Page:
The Center was a work by a group of architects under the combined name of Rockefeller Center Associated Architects (Hood & Fouilhoux, Reinhard & Hofmeister and Corbett, Harrison & MacMurray), formed in 1929 (initially for the Metropolitan Opera project). First Harvey W. Corbett, and later Raymond Hood and Wallace K. Harrison were the dominant participators in the project.

Between 1930-35 the plan for the Center was established and the first ten buildings completed. By 1940, all the original 14 buildings had been completed over the 17-acre area of the Center. The buildings were clad in Indiana limestone and had uniform vertical striping, a theme derived from Hood's Daily News Building. The center -- or the "Radio City", as it was also called -- was crowned by the Opera's commercial equivalent, the 259-meter RCA Building with its curious triple set-back of upper floors, a corporate and stylistic symbol.

Already the original plans for the Center included an extension west of Sixth Avenue, but the Sixth Ave. "El" (Elevated Railway) stood in the way until it was removed in 1939. In the 1960s and '70s the modernist buildings for McGraw-Hill, Exxon, Time-Life etc. were finally built across Sixth Ave. as an extension to the Center. Also they had similar facade themes, in this case dense striping of stone-clad supporting piers. (About the beginnings of the Extension: the Time-Life and Exxon Buildings.)

As well as a triumph of construction financing during an era of country-wide depression, the Center was even more remarkable for its vision of a large center of high-rises tied together to a complex entity by underground concourses, pedestrian routes, parking areas and shops, restaurants and other services inside the complex.

Even the influential Swiss architectLe Corbusier admitted it was sound and "harmonious in its functional elements". Rockefeller Center has been later used as an an example for other multi-block urban plans elsewhere. The Center is the working place of sixty thousand people and is visited daily by 175,000.

Article The Triumph of Rockefeller Center


It was the 1922 Chicago Tribune Building competition that brought the ideas of European Modernist skyscraper design to America in the form of Walter Gropius's entry, the 38-storey Philadelphia Savings Fund Society Building (or PSFS, by George Howe and Swiss William Lescaze, 1929-32) (link) that realized the ideas in a skyscraper design, but it was Le Corbusier, one of the other influential Modernists, who would make the proposed style a success.

In his book When The Cathedrals Were White he had written remarks after his visit in NYC in 1936. He encouraged the trend of constructing high buildings, but of remarkably different nature: instead of using as much as possible of the available building space for the building, a large portion would be left unbuilt, the building occupying only part of the plot; the building itself would be a simple slab all the way to the top, without setbacks; the facade would have to be made of glass, instead of stone or tiling, with which the skyscrapers in NYC had so far been clad. In a way, with his primary plan for the United Nations headquarters (1949-1953), Le Corbusier was himself the initiator of his proposed new skyscraper style in New York City.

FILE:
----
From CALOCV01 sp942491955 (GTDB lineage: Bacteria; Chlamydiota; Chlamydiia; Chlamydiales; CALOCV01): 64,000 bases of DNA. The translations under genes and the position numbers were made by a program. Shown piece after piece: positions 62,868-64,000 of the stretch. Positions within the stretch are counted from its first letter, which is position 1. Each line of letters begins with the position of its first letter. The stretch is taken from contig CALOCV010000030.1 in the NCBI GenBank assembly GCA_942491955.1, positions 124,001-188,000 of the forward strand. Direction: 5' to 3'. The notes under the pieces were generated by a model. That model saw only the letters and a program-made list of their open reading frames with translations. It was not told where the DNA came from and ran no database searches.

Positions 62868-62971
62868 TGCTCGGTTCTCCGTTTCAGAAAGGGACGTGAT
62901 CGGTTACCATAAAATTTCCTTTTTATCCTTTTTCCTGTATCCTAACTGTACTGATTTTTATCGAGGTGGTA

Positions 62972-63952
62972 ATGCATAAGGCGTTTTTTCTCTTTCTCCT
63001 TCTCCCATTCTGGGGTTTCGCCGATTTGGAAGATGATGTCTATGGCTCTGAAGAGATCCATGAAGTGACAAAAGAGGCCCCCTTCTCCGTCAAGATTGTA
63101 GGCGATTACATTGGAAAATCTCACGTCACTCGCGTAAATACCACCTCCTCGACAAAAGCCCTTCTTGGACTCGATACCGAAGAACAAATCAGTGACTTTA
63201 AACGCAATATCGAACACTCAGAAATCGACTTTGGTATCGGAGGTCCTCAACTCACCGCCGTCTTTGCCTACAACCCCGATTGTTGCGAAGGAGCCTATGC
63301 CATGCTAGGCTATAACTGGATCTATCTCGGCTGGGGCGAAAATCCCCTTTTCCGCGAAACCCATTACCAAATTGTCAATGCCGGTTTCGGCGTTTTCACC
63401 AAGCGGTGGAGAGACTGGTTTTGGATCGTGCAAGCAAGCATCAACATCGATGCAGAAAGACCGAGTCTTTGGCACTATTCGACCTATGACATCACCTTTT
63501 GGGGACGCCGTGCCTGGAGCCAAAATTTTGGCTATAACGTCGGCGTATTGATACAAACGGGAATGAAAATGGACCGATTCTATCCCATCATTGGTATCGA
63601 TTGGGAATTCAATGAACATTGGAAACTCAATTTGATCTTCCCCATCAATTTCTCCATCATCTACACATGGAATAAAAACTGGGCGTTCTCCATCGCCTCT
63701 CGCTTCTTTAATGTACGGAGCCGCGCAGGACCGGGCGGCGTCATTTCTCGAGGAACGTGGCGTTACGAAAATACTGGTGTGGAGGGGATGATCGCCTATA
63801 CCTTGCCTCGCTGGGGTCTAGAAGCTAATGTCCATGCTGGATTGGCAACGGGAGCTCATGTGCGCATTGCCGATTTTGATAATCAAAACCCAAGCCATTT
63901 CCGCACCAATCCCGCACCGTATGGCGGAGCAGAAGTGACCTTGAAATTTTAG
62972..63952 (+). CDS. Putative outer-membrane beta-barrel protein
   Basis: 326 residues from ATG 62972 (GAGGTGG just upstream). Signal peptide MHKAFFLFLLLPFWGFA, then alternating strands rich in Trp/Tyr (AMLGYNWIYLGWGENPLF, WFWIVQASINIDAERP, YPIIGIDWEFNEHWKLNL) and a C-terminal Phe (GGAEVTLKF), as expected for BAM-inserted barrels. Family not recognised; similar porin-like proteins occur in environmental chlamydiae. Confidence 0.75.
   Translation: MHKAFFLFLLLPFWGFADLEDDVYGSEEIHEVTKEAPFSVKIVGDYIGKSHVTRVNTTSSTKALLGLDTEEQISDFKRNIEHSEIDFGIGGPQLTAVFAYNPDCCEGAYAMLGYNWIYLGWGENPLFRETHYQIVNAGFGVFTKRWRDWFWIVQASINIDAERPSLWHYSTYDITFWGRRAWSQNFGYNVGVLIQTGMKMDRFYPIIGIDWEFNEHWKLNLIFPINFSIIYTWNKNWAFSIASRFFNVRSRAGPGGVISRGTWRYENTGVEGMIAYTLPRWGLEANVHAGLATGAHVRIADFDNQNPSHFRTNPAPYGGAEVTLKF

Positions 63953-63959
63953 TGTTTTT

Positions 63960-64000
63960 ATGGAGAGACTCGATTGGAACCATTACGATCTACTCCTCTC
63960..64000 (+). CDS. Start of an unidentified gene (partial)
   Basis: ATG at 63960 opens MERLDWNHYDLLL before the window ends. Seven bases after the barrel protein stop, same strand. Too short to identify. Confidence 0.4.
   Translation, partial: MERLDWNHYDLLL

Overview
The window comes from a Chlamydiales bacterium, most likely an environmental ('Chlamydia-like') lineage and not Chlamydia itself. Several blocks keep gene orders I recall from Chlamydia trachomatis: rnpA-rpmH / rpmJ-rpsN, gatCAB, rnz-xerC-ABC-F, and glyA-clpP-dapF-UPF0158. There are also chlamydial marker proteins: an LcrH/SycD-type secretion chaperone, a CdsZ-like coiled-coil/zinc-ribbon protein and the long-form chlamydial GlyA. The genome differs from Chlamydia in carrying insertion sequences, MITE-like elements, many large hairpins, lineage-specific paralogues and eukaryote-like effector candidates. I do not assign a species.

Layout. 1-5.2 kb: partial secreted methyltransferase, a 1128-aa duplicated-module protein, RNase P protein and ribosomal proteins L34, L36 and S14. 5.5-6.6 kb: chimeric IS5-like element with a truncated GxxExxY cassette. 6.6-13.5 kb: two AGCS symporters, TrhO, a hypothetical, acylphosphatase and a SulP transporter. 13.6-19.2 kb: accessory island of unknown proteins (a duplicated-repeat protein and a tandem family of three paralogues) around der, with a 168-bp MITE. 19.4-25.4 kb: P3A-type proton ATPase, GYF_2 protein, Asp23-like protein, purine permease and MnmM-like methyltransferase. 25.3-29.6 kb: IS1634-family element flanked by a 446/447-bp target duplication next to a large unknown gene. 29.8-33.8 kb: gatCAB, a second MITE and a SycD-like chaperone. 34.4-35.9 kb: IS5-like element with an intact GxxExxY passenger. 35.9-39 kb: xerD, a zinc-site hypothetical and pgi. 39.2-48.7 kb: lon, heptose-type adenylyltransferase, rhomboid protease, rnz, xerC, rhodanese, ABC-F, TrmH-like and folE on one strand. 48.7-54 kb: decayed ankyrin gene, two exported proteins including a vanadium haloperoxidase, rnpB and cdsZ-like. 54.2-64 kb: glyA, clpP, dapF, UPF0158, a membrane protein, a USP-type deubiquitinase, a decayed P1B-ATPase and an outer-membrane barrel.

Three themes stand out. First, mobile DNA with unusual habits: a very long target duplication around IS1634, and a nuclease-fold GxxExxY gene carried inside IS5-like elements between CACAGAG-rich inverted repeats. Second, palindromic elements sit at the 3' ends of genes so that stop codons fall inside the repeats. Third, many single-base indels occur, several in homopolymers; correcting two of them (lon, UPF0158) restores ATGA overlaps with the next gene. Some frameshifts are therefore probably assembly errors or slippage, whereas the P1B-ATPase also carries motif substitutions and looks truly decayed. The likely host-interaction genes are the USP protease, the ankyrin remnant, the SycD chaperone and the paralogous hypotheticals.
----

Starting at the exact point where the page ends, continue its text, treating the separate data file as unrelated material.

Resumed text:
The "International Style" of the skyscrapers became more and more simplified and popular among architects as the Lever Building rose over Park Avenue in 1952. Its example was then followed all over the world with anonymous glass curtain-walled office buildings, which, however, more often than not strived to maximize the interior space rather than sacrifice some for open space in a Corbusian sense (ironically, the NYC 1961 zoning revision helped the developers to -- at least as a principal -- reach both these goals). Since the 1980s, on, there has been a trend of making the appearances of the buildings more varied from the Modernist glass-walled slab form, with the old styles and materials returning to the skyline, but the old need to present the prestige of the owner has remained.


Although New York City has under the last decades suffered from severe decrease in the amount of corporate headquarters -- in 25 years to one quarter of the original -- the growth in commercial services such as banking, insurance and advertising has balanced the loss of industrial management. In 1994, out of the largest industrial and service companies in the USA, as ranked by their revenues in the Fortune 500 list, 49 had their headquarters in NYC, whereas in the second-ranking city, Chicago, there were 17 of them. The 1999 list, compiled from the revenues in 1998, still had a tally of 45 companies in the city.

Despite reductions in employment also in the service sector by the early 1990s, the continuing international connections in banking and services (as well as communications, with the highest number of Internet domains in the country after LA) continue to keep New York City as an important commercial center that will continue the tradition of building high. (New York City also continues to be regarded as a stable and safe target for real estate investment especially due to the post-Millennium upheavals in the financial markets and the loss of faith in the stock-based investment.) Sometimes that involves replacing an older structure, but that's what the nature of building in NYC -- the city that never sleeps -- has always been and undoubtedly will continue to be also in the future.

Also see
- Characteristics of a skyscraper according to J. Carson Webster
- The Birth of the Skyscraper by Columbia University










lo-go © e t dankwa 19 March 2006